Curing severe moisture problems. Persistent leaking, puddles, or flooding are major problems that are difficult to solve. They can sometimes be fixed by waterproofing the interior walls and sealing all the cracks and joints with hydraulic cement. How ever, a more reliable method is to waterproof the outside of the walls and install drain lines. This works well when the house is on sloping ground. Sometimes a diversion drain, in stalled upslope from the house, is all that's needed.
If the house is on level ground, the problem is likely to be a high water table. This is the most difficult moisture problem of all. The water exerts continuous pressure against the lower walls and floor and can even cause the floor to buckle and crack. The only recourse is to install a sump pump and forget about using the basement as finished space.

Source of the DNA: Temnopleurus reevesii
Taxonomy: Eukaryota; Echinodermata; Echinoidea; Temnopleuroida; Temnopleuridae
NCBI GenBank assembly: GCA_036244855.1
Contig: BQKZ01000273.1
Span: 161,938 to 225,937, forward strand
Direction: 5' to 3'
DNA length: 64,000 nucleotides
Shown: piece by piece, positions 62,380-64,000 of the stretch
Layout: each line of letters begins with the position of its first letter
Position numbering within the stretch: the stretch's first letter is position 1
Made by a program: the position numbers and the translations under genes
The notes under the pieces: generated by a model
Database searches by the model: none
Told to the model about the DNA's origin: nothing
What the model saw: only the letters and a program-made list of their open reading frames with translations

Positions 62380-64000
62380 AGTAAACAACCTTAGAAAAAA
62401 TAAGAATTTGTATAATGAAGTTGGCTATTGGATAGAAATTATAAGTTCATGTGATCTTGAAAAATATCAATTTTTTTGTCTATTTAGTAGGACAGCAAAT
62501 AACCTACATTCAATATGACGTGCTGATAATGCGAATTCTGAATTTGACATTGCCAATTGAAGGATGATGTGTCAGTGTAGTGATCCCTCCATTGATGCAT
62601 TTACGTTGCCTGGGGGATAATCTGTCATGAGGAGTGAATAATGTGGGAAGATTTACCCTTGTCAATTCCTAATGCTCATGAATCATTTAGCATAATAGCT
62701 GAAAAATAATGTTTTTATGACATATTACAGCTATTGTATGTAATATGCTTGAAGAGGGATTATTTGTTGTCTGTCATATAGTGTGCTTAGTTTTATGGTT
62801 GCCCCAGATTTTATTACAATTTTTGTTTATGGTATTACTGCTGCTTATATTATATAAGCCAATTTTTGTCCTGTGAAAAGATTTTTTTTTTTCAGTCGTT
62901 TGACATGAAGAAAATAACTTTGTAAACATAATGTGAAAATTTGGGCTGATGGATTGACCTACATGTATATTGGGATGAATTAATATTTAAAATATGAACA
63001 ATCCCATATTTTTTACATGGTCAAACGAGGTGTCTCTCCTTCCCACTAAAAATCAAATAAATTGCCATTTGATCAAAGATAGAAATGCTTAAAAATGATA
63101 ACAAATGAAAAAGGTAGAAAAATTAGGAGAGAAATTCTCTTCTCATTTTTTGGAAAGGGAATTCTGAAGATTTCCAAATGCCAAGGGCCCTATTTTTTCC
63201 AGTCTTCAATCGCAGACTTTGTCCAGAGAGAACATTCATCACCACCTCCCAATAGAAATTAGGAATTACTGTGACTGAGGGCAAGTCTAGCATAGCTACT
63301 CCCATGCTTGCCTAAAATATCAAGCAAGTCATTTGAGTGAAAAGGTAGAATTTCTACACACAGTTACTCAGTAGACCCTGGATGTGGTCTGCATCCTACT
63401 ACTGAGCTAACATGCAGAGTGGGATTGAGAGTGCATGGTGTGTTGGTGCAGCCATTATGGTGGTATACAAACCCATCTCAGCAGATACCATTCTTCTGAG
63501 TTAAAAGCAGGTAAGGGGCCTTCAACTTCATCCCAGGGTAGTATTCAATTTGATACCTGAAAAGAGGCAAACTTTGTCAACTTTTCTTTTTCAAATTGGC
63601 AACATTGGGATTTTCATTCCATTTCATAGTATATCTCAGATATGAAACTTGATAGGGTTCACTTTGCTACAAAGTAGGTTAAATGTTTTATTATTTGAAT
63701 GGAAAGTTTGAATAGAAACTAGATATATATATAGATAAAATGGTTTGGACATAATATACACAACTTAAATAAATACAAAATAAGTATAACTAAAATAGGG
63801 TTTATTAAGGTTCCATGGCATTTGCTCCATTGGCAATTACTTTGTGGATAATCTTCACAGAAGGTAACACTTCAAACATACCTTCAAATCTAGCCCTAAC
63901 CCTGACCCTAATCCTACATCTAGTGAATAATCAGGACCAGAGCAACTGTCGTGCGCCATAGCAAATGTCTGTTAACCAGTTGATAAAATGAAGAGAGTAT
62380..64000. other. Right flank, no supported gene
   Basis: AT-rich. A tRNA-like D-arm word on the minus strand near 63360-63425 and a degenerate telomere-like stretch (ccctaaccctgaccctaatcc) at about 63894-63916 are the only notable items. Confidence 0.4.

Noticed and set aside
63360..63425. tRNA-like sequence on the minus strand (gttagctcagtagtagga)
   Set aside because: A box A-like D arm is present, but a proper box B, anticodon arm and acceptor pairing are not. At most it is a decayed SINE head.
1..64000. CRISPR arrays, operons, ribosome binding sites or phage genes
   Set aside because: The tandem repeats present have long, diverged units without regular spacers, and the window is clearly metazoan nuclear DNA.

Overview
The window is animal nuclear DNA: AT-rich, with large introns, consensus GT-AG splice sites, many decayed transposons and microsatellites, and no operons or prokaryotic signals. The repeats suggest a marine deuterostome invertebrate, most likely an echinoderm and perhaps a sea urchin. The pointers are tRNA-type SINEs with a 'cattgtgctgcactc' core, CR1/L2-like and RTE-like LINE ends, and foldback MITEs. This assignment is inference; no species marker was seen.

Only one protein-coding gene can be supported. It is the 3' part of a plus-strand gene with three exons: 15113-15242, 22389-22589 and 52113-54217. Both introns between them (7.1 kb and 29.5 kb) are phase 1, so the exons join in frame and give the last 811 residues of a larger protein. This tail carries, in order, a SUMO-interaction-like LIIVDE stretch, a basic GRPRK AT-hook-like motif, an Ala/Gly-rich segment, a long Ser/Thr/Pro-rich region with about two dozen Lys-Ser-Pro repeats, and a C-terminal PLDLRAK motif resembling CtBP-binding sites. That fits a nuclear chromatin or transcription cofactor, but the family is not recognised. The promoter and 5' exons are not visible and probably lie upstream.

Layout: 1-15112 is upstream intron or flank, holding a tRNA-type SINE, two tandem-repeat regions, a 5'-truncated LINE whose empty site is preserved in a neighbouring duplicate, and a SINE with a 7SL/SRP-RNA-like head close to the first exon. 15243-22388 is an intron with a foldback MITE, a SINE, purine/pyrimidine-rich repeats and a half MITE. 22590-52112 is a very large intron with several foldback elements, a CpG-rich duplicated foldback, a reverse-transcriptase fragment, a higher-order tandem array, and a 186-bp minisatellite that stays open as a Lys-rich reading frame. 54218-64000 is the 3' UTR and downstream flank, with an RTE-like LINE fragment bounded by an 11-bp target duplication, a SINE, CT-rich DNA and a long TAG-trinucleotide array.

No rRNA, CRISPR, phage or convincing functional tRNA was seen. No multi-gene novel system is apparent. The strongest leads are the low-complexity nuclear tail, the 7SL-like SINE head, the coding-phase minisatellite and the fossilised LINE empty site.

Sometimes it's possible to keep the basement dry by installing drainage pipes around the outside of the foundation, running them into a deep well in the backyard, and installing a sump pump in the well. For these problems, consult with a soils engineer or a contractor specializing in drainage systems.
Is there enough daylight?
Basement windows are few and small, so one of your first design goals is to add windows and brighten up the space with as much daylight as possible. Almost any type of window can be used in a basement, but metal- framed ones are a good choice be cause they withstand dampness.
Add large windows. Any wall substantially above grade (the downslope wall of a hillside home, for example) is a possible window location. Bring in more light with large windows that extend down as far as possible or with glass doors. Avoid placing all the windows on just one wall. Doing this may result in a cave-like atmosphere with harsh glare and deep shadows.